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The Glass Slipper Shatters

PDF Version With Materials

Grade Level: 9

Character Education Focus: Honesty


Students will analyze the relationship between the two main characters in the short story “The Glass Slipper”.  The lesson explores the role of honesty as each character tries to impress each other by lying. Students practice note taking and forming opinions based on evidence from the text in preparation for writing an essay of literary analysis.  

(50-60 minutes)

Materials Needed

  1. Armer, Alan, & Grauman, Walter E. (1969).  The glass slipper.  In. J. Olsen & L. Swinburne (Eds.) Breaking loose. New York, NY: Noble and Noble.  Used with permission of authors.

    Copy of the short story included in PDF version. 

  2. Handout “An Organizer”  

Academic Character Education Objectives

Students will:

  1. Write their meaning of honesty, provide an example from their lives, and reflect on the outcomes of their honest behavior.
  2. Identify a time when they may have been dishonest in a relationship and the results that their action had on their relationship.
  3. Discuss how honesty can foster a positive interpersonal relationship.
  4. Analyze characters’ speech to determine their motivation and character.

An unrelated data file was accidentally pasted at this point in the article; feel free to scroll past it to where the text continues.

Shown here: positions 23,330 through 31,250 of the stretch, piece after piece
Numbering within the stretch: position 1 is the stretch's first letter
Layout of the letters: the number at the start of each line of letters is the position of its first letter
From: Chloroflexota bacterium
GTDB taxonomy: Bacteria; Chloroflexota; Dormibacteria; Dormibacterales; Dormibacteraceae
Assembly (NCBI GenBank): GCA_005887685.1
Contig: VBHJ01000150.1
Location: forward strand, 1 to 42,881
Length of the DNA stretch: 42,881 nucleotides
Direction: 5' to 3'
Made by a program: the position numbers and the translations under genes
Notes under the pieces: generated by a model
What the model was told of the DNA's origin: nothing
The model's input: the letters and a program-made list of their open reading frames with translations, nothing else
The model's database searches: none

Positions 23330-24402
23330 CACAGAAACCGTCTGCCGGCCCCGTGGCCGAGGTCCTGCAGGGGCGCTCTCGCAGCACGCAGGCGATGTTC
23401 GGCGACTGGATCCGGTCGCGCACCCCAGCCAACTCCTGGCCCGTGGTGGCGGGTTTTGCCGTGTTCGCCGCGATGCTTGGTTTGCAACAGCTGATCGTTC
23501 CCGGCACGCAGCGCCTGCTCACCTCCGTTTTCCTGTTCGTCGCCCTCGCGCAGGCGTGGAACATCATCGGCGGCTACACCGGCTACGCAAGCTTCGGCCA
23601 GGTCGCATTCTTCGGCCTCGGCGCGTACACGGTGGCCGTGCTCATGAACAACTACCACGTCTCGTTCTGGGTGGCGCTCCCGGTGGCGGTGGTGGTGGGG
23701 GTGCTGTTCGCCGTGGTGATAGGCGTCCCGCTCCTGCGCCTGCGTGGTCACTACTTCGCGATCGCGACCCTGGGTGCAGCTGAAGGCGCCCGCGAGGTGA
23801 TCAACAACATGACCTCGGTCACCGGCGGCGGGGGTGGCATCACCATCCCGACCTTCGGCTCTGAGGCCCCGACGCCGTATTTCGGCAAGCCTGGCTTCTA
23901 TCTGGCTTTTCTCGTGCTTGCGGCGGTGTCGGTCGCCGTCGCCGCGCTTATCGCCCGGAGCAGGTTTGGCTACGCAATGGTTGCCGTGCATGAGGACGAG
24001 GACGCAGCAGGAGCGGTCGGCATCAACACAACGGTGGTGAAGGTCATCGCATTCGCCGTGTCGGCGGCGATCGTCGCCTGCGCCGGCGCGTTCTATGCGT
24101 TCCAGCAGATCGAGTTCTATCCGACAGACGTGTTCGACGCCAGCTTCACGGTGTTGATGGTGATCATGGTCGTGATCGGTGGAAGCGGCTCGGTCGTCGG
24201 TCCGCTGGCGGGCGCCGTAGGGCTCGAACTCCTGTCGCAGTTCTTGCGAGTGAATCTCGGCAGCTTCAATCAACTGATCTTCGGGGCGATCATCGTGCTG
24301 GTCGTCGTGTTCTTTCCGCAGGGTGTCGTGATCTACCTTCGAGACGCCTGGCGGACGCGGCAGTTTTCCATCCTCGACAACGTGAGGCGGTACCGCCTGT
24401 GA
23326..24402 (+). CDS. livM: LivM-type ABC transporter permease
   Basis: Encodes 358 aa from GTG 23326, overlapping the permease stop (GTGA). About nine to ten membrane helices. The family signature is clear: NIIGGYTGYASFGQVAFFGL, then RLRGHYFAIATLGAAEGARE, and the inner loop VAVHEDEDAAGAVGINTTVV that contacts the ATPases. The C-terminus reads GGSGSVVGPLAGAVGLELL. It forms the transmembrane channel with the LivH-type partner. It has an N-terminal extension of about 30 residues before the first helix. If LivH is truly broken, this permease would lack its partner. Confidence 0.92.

5. Use note taking skills as they listen to the story and use their notes and evidence from the text to justify their opinions. 
  6. Learn that forming an opinion and using evidence from the text are elements of an essay of literary analysis.

California English-Language Arts Standards Addressed


3.0 Literary Response and Analysis

  • 3.3  Analyze interactions between main and subordinate characters in a literary text (e.g., internal and external conflicts, motivations, relationships, influences) and explain the way those interactions affect the plot.
  • 3.4  Determine characters' traits by what the characters say about themselves in narration, dialogue, dramatic monologue, and soliloquy.
  • 3.10  Identify and describe the function of dialogue, scene designs, soliloquies, asides, and character foils in dramatic literature.


2.0 Writing Applications

  • 2.2  Write responses to literature:
  1. Demonstrate a comprehensive grasp of the significant ideas of literary works.
  2. Support important ideas and viewpoints through accurate and detailed references to the text or to other works.
  3. Identify and assess the impact of perceived ambiguities, nuances, and complexities within the text.

Reprinted, by permission, California Department of Education

Lesson Procedures

  1. Explain the purpose of the lesson which is to use evidence from a close reading of the story to form an opinion and back it up with concrete evidence from the story, thus forming essential elements for an essay of literary analysis while exploring the role of honesty in interpersonal relationships. [Honesty: being truthful with myself and others.